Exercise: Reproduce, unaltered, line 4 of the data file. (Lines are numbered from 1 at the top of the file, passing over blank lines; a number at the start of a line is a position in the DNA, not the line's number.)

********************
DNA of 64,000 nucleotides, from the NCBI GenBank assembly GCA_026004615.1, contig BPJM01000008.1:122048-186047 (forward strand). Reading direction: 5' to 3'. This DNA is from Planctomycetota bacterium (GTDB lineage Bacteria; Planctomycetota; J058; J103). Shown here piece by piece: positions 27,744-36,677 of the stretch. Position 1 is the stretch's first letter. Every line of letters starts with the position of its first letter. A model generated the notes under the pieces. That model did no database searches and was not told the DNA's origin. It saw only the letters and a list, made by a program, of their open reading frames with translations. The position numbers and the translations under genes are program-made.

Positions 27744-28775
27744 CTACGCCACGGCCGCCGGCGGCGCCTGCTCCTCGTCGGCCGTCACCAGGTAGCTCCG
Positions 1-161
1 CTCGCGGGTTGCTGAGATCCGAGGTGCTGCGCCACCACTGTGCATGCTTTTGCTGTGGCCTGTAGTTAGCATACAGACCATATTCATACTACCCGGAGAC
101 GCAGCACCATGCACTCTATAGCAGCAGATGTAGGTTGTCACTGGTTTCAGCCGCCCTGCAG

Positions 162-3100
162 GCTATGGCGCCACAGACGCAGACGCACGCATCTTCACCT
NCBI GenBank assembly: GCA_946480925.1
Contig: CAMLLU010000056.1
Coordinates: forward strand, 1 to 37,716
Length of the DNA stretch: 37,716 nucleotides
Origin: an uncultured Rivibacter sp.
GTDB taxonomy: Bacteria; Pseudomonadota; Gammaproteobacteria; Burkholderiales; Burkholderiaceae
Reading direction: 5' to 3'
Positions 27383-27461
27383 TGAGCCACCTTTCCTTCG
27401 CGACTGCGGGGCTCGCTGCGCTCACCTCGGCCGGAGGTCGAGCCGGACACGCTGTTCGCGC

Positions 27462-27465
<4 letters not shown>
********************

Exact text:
Positions 1-161